The American Heart Association has estimated that as much as 80% of all cardiovascular disease is preventable. Recent research confirms this to be true when it comes to heart attacks in men.
In the September 30, 2014 issue of the Journal of the American College of Cardiology, researchers published results of a study that examined the effects of healthy diet and lifestyle habits on the prevention of heart attack in men.
This study looked at nearly 21,000 Swedish men who were 45 to 79 years old, focusing on men who had no prior history of heart disease, cancer, diabetes, high blood pressure, or high cholesterol levels. The researchers followed these men for 11 years and took into account their diet and lifestyle habits.
To be considered “low-risk,” behavior had to include five factors: a healthy diet, moderate consumption of alcohol (no more than 30 g/day), no smoking, no abdominal adiposity (waist circumference within normal range), and being physically active (walking/cycling at least 40 minutes per day and exercising at least one hour per week, or the equivalent).
During the 11 years of follow up, the investigators found that men who had all five low-risk factors reduced their risk of having a heart attack by 86% compared to men who had no low-risk factors. After adjusting for other variables, the study authors concluded that nearly 4 out of 5 heart attacks in men may be preventable.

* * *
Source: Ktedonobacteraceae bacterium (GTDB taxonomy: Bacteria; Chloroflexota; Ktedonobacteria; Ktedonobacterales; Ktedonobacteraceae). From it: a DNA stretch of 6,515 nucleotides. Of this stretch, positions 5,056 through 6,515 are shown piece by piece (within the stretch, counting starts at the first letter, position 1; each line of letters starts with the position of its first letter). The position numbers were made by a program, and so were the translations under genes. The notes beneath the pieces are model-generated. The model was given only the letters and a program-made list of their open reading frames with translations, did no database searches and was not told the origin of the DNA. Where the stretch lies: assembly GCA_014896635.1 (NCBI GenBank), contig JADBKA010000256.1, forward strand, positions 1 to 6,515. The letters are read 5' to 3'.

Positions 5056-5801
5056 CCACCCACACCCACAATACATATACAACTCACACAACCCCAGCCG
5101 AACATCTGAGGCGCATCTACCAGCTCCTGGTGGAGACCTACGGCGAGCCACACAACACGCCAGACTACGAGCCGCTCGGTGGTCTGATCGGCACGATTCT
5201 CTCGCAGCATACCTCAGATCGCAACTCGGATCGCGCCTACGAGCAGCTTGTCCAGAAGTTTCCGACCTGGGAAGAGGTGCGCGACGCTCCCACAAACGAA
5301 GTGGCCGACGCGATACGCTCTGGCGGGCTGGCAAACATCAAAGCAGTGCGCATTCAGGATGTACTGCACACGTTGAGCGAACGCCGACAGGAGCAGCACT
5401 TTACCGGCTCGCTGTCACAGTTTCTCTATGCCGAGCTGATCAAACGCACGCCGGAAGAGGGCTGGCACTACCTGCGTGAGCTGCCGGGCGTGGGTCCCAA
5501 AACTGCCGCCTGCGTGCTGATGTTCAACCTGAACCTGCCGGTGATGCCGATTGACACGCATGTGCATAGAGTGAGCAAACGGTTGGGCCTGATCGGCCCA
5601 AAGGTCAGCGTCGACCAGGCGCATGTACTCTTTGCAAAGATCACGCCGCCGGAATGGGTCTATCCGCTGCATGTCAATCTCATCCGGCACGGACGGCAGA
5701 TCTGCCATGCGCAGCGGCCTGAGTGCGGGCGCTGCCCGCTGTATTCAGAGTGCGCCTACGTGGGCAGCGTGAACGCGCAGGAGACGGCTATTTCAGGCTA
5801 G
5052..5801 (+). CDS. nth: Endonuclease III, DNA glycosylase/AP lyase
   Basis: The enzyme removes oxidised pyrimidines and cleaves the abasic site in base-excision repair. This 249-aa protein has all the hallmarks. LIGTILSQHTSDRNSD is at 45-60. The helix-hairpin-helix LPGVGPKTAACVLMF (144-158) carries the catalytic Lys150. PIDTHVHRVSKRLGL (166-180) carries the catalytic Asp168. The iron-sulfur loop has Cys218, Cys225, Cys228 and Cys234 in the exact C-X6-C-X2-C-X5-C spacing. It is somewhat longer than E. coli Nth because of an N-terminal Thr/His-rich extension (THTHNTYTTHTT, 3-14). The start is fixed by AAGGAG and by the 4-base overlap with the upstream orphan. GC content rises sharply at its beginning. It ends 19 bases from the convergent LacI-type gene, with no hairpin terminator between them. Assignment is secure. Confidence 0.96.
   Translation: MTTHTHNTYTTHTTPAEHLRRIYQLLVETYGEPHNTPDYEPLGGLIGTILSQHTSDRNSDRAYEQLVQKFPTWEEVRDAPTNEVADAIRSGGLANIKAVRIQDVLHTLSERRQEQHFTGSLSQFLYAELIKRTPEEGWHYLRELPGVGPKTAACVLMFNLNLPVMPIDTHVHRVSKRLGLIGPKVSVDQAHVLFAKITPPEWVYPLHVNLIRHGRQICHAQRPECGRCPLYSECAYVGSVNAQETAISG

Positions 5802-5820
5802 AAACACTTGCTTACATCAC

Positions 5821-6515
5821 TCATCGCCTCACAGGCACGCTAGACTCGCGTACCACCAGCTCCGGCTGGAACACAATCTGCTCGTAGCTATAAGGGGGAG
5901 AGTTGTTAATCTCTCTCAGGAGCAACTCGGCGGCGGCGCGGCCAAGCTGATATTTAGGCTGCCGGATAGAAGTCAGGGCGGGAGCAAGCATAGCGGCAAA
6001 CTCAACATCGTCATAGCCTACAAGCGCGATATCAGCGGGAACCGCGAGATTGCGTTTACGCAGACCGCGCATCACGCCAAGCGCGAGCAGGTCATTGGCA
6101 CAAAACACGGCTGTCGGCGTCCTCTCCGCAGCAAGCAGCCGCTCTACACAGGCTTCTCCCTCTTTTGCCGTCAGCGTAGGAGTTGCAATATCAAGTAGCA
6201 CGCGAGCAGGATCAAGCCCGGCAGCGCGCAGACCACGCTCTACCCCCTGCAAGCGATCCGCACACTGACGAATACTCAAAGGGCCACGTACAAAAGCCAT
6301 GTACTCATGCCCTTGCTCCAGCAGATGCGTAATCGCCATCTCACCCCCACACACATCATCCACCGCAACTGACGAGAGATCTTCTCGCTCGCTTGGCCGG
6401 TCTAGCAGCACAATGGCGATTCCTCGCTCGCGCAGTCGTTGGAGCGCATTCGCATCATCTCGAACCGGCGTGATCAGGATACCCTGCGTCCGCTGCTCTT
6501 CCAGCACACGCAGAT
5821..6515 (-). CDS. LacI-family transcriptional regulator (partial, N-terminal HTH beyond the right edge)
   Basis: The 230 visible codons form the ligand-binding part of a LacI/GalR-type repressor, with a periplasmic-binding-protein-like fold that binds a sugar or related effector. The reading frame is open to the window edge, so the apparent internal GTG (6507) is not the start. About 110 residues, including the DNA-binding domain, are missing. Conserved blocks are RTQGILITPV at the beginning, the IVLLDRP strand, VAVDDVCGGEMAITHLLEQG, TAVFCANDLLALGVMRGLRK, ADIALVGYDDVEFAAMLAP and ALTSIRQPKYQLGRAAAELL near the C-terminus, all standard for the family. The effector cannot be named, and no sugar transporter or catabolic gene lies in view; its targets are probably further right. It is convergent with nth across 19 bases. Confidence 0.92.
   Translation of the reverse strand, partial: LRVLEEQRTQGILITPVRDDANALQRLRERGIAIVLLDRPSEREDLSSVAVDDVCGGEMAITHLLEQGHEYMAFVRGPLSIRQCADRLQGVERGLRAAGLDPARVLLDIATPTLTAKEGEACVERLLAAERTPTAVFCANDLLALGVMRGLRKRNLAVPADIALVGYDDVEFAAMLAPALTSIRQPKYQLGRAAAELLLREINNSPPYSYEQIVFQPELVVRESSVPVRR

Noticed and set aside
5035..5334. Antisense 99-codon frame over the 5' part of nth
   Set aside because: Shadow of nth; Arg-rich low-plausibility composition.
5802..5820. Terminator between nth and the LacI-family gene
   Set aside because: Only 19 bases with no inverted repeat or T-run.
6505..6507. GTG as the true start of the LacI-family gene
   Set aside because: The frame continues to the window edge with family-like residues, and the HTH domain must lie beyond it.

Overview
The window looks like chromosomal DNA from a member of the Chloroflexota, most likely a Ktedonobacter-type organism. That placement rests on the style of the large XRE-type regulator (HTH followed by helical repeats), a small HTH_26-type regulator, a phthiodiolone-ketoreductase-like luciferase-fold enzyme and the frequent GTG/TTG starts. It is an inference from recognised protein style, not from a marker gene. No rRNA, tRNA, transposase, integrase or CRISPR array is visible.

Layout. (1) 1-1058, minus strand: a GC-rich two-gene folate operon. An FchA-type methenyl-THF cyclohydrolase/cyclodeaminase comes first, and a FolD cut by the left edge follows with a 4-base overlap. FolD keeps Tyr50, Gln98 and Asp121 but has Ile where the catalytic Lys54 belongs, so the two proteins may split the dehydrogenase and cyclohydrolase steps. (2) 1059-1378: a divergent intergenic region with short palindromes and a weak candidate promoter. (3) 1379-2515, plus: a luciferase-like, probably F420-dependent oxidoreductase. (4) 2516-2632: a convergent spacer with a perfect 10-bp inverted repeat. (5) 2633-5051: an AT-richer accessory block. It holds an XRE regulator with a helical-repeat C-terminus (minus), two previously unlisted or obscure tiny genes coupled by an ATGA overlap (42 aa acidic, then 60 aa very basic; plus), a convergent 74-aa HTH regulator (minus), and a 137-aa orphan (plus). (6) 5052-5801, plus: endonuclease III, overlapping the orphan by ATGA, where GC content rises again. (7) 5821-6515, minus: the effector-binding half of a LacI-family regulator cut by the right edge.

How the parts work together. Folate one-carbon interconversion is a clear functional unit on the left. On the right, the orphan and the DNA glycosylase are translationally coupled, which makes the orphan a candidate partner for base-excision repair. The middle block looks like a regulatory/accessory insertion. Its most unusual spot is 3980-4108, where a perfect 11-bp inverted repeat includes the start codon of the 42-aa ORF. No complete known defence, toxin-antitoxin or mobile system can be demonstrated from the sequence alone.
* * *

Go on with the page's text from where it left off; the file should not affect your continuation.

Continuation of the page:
Again, this confirms the wisdom of heart-healthy lifestyle advice, the impact of which cannot be underestimated when it comes to reducing the risk of heart disease. Several previous studies from across the globe, including the continents of North America, Europe, and Asia, have resulted in similar findings.
Thus, basic lifestyle changes can go a long way in restoring and preserving health. Of interest regarding the aforementioned current study is that the benefits observed were a result of eating more healthy foods, not eating fewer unhealthy foods. In other words, the benefits of eating a higher quantity of healthful foods such as whole fruits and vegetables were seen regardless of any difference in intake of less healthful foods such as red and processed meats, white bread, fried potatoes, solid fats, and sweets.
As one expert, Dr. Dariush Mozaffarian, commented in regard to this study, in an accompanying editorial, “These findings highlight the primacy of healthy lifestyle.” Definitely food for thought!
Yasmine S. Ali, MD, MSCI, FACC, FACP, is President of Nashville Preventive Cardiology, PLLC, in Nashville, TN. She is board-certified in internal medicine and cardiovascular disease, as well as in clinical lipidology and nuclear cardiology. She is a Fellow of the American College of Cardiology and of the American College of Physicians. She graduated from Vanderbilt University School of Medicine in 2001, and has made it her career’s work to follow her passion for preventing cardiovascular disease and improving heart health for as many people as possible. In addition, Dr. Ali is also the Physician Expert for the Obesity site for www.obesity.about.com. Each month she will be contributing an educational piece on preventing cardiovascular disease. To learn more about Dr. Ali, visit www.preventivecardio.com.